I'm not an activist. But the BP oil spill prompted to me to commit to using less petroleum.
It is a deep wound in the minds, hearts, and yes, the pockets of anyone whose life has been enriched by the beauties of the Gulf Coast. The wildlife, the natural waterways, and yes, even the alligators: all those things we love are under dire threat.
My home town is Sulphur, La., a relatively small place with a powerhouse football team and a heavily oil-dependent economy. My father, uncles, grandfather, and some cousins have all put in time working the oil fields of rural Louisiana, the rigs along the coast, or the refineries that dot our cities.
It’s fully understandable, then, that weaning ourselves from oil dependence has never been a popular proposition in Louisiana.
In fact, environmental awareness in the state has been embarrassingly bad. When I was in elementary school, teachers taught us “Reduce, Reuse, Recycle,” but there were no recycling facilities in town. I once encouraged a woman in Louisiana to buy a hybrid vehicle, and she stared blankly at me as though I’d suggested she should eat cardboard for dinner.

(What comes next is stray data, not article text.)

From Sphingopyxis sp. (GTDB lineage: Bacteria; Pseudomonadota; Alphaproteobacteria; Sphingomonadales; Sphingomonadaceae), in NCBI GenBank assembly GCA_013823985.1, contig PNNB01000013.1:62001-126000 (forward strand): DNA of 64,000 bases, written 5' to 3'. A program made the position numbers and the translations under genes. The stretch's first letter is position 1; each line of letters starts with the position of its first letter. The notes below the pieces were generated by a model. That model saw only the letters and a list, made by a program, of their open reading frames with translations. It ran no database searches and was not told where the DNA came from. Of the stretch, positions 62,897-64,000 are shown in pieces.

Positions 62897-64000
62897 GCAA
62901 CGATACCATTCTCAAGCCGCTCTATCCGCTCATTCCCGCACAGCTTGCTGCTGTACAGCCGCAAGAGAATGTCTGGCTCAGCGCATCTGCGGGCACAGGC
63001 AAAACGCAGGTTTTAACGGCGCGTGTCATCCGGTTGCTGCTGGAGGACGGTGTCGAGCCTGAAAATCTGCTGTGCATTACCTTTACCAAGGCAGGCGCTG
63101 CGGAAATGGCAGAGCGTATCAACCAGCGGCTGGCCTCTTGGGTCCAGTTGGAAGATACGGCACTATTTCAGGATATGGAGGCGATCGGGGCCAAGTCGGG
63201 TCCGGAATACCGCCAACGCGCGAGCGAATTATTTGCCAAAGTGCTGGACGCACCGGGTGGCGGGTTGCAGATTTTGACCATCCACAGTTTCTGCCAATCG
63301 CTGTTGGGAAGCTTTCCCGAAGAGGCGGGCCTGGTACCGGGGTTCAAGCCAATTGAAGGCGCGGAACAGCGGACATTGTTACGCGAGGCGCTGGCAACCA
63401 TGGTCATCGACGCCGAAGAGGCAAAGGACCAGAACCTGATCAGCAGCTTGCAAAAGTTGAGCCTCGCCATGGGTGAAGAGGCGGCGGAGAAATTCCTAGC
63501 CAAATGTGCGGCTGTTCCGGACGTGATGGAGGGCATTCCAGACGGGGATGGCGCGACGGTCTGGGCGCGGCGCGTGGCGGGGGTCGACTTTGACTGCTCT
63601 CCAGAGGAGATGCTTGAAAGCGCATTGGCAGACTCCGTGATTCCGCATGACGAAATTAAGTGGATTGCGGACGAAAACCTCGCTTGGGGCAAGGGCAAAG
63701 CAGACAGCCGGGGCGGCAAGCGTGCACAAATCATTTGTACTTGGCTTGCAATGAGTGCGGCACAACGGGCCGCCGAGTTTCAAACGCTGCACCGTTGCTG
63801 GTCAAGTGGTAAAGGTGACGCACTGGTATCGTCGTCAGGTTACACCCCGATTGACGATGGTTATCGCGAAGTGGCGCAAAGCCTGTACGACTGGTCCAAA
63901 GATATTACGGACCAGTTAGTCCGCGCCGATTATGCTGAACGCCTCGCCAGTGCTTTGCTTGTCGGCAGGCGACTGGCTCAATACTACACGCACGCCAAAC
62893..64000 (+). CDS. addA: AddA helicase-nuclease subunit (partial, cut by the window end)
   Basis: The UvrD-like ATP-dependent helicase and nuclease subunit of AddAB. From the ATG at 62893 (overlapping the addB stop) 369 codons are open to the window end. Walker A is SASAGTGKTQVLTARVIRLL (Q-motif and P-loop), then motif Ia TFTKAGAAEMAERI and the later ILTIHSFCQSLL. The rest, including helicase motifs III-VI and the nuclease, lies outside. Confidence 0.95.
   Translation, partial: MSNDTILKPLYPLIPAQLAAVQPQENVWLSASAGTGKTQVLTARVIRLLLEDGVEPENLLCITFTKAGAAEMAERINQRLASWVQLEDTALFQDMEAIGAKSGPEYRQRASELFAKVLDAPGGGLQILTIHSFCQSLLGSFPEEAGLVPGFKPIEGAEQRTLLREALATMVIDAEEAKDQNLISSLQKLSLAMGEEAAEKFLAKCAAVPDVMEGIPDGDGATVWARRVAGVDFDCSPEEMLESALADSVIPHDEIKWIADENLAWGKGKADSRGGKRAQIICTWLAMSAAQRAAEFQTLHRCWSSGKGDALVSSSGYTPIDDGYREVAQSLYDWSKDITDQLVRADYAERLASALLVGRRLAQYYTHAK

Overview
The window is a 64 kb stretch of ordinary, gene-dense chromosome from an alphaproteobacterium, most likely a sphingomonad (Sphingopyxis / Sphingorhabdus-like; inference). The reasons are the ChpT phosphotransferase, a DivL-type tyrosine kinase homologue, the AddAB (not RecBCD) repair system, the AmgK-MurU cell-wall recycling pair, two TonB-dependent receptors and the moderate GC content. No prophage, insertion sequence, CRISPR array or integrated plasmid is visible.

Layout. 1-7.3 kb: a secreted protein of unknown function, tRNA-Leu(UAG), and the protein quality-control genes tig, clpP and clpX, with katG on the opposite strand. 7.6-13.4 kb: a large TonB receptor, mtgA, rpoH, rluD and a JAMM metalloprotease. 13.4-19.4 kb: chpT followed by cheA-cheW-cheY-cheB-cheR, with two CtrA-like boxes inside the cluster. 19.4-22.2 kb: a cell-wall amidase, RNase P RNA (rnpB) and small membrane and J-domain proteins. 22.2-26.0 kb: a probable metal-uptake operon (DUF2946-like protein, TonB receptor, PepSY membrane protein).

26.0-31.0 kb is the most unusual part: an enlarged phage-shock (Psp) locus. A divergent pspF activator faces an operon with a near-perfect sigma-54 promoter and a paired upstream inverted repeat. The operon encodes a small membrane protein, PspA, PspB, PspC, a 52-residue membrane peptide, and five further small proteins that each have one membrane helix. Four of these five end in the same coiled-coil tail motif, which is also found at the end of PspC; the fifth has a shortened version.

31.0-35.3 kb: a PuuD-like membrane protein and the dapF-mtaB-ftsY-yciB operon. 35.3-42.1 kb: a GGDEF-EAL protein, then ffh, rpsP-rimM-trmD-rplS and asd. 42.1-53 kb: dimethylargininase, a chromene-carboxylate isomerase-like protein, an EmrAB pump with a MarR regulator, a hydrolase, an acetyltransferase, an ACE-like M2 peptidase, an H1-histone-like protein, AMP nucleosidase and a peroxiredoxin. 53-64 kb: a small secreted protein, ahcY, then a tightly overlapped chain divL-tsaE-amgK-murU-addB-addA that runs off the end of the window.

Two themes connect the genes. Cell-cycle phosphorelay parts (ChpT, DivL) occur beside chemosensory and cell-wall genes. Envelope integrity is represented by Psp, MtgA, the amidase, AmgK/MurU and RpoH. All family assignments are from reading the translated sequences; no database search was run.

But the BP oil calamity is changing that.
The people of Louisiana and oil-dependent communities throughout the country are waking up to the realities of this dependence.
Every time I call my dad, he is angrier about the damage being done to his home. Meanwhile, his barber is angry because he thinks the media is making too much of the oil spill and hurting Louisiana’s reputation.
As a community, our journey has only begun. We’ve all known for years that we need to reduce our oil dependence, and we’ve known how much damage an oil spill could do, but we’ve hidden behind a deceptively comforting mantra: It won’t happen to me.